Roland Barthes liked Bond narratives. He wrote a long and engaging essay about their structural form. He also liked Carry On movies, so we shouldn’t get carried away, but Barthes’ appreciation is a pointer to the fact that Bond could be seen as the closest thing to an existential hero (or anti-hero) British popular culture has ever produced. Bond inhabits his own moral universe, where society’s rules do not apply. In part this is because he works for the British secret service, with its dubious ethics, but it also has to do with his perception of the world. A perception that might be said to originate in a jaundiced perspective engendered by having to be oneself in spite of the British class system, something that drives him towards his default loner condition. (It might be worth noting that Fleming’s background has plenty in common with those of Philby, Maclean and Le Carre.) In order to escape the torpid Whitehall world, he effectively goes rogue, even if that’s something which the system seeks to integrate to its advantage. Bond’s tragic flaw is not that he is a defender of the British faith (ie that he is a servant to the notion of ‘duty’ even if that proves to be to his detriment); but that no matter how much he indulges and exerts his individuality (in the role of the outsider) his talents and his soul, what remains of it, will always be appropriated by the state he works for.

All of which explains why Bond is such a fascinating fictional creation: a brilliant expression of the tension between individuality and the demands of society/ the state. Bond cannot escape his Britishness, but he will go as far as he can in order not to be tied down by the rules decreed by his nationality. Hence his pervasive and engaging cynicism.

Skyfall’s lachrymose denial of all of the above is an indicator of how conservative British society (and filmmaking) has become over recent decades. It’s a far cry from the character Connery once made his own. Skyfall seems to do everything to locate Bond within a narrative of renascent colonial glory. The depiction of Dench-as-M-as-quasi-Queen (reinforced by the now-famous Olympics stunt) to whom Bond is devoted, and who has become a maternal figure in his life, distorts his whole relationship with the state. The new Bond is a loyal and devoted soldier whose acquiescence to authority negates his anarchistic streak. (Shown to be destructive and narcissistic as he downs scorpion-laced shots in the tropics.) M herself is viewed in a turgid shot, reminiscent of the most depressing Hollywood cinema-as-propaganda, in front of coffins draped in Union Jacks. M is then given the job of defending her agency’s role in modern global politics, embellishing the notion of the importance of Britain retaining a telling military presence in the new global game. This argument and these images reflect Britain’s recent and continued role as military adventures, something much of the new world finds hard to swallow, as though we still lived in the post-war global matrix that Fleming himself inhabited, when European wars determined the planet’s fate.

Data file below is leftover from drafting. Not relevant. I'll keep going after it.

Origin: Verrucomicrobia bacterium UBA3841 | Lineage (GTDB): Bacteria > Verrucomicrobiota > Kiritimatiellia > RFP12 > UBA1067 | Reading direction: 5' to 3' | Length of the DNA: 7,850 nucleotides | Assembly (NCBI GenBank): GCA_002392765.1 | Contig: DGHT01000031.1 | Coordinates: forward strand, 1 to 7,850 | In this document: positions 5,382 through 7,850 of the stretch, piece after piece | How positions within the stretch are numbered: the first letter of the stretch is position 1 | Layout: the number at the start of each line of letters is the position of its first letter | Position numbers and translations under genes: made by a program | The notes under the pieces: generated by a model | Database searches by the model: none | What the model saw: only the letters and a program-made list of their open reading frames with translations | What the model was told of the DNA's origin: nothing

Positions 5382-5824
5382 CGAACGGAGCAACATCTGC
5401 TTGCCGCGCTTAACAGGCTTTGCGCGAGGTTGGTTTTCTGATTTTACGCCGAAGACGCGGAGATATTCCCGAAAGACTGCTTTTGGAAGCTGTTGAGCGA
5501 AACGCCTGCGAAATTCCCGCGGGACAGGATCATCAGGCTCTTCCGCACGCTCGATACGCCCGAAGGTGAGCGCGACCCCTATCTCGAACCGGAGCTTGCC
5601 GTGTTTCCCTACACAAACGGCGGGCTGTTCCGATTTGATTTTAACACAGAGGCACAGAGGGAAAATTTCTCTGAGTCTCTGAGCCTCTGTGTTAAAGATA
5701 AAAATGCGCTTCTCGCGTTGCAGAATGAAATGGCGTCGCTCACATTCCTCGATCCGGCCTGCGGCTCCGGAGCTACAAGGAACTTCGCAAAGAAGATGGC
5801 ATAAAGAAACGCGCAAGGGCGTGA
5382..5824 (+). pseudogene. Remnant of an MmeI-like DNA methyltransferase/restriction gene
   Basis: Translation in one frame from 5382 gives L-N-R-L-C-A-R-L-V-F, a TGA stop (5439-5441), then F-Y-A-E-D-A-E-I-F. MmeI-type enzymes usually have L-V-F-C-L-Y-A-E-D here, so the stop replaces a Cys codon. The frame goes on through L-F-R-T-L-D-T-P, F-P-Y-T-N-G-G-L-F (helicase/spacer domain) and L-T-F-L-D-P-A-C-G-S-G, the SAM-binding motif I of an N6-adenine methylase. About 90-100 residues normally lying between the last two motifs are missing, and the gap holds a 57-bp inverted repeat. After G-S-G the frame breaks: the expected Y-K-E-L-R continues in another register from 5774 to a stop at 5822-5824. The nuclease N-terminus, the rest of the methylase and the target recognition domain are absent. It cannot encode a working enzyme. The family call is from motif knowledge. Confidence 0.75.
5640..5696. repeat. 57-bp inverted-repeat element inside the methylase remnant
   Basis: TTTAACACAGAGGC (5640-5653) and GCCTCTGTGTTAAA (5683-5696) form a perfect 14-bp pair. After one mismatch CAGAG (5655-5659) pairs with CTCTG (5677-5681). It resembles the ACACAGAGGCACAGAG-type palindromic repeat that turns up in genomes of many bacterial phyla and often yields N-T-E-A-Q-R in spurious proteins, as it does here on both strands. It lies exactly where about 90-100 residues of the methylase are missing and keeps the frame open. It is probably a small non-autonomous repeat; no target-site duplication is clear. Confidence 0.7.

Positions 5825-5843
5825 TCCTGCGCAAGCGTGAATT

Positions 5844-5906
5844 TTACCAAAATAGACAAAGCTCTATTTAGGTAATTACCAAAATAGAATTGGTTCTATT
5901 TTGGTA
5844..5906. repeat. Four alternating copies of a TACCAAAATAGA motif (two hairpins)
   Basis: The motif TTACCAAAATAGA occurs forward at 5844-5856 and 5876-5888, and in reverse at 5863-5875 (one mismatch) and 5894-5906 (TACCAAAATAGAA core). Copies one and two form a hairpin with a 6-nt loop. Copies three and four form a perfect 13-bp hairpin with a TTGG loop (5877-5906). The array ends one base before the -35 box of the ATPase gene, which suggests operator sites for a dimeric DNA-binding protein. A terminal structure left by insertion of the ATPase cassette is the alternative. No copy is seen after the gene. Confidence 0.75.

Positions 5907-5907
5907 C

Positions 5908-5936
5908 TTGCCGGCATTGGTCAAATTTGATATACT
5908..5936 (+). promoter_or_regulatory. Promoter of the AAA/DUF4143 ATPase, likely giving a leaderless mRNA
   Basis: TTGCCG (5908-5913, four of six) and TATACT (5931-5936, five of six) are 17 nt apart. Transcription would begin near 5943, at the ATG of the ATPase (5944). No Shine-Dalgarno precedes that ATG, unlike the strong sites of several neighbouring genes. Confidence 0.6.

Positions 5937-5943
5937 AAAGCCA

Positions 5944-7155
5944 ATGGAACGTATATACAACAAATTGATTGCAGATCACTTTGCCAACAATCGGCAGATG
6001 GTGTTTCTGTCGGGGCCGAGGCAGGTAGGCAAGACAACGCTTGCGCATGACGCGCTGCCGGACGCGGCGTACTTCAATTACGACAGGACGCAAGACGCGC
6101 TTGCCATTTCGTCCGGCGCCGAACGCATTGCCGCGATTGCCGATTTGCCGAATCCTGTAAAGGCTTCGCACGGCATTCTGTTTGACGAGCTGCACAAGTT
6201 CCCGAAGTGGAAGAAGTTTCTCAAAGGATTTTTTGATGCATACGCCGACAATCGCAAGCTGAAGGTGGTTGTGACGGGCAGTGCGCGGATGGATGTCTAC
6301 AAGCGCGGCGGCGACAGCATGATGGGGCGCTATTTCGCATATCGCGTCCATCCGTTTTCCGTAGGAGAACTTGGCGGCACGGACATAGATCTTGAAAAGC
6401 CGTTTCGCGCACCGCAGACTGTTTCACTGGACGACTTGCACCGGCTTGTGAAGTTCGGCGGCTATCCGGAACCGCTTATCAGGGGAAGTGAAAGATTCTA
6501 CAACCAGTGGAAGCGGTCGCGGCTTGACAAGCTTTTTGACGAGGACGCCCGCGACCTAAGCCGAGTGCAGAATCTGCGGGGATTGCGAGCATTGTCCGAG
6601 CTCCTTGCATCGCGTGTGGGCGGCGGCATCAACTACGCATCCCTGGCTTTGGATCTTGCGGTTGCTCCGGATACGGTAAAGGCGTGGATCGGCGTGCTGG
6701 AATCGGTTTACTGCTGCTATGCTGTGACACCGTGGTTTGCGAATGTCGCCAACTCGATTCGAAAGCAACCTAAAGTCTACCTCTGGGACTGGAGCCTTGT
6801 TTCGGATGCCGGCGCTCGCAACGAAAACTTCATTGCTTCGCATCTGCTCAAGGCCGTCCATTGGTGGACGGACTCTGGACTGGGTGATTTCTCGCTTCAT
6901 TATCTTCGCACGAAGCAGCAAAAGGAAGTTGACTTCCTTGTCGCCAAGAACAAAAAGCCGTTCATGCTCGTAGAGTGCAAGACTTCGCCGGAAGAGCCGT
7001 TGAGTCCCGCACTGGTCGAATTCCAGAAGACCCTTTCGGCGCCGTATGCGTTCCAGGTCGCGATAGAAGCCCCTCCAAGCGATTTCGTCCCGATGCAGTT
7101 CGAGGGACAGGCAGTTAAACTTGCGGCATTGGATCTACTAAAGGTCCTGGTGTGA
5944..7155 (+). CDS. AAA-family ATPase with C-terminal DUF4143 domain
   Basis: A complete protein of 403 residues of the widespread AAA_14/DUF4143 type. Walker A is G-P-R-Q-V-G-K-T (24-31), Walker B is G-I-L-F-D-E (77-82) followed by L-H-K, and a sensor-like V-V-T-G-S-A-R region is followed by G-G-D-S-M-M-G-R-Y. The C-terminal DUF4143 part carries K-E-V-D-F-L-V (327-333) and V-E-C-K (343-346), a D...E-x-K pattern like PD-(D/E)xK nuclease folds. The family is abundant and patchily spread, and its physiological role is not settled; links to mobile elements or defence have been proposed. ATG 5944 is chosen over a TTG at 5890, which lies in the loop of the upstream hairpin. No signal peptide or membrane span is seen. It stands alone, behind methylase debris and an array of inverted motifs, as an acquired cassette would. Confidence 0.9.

Does any of this matter? If Mendes and co want to turn Bond into an apologist for British foreign policy, where’s the aesthetic problem? The trouble is, in terms of creating an effective Bond movie, it matters a lot. This is an emasculated Bond, whose beauty is purloined along with his cynicism. Rather than defining himself in existential struggle against a ferocious opponent, the yin to his yan, he’s defined by his patriotism and servility. This is not what we want need or want from Bond and ultimately leads to an increasingly dull and over-extrapolated narrative. After the impressive opening sequence, the movie flatlines, when it is not rescued by Deakins’ cinematographic flair. We are presented with an asexual, ascetic Bond who finds no real pleasure in life. The closest we get is a muted homoerotic hint in a relationship with Bardem which is more flirtatious than threatening. Where the villain should be Bond’s alter-ego, the evidence of anarchic power untrammelled, here his relationship with Bardem is muted and fraternal. They are two sons of Empire, only the one with the Spanish accent really didn’t fit in. The portrayal of Bardem’s character feels desperately contrived and the assault on Whitehall so mundanely implausible, and cheap, that it makes us realise the worth of real implausibility in the Bond narratives, where villains have powers beyond anyone’s wildest dreams.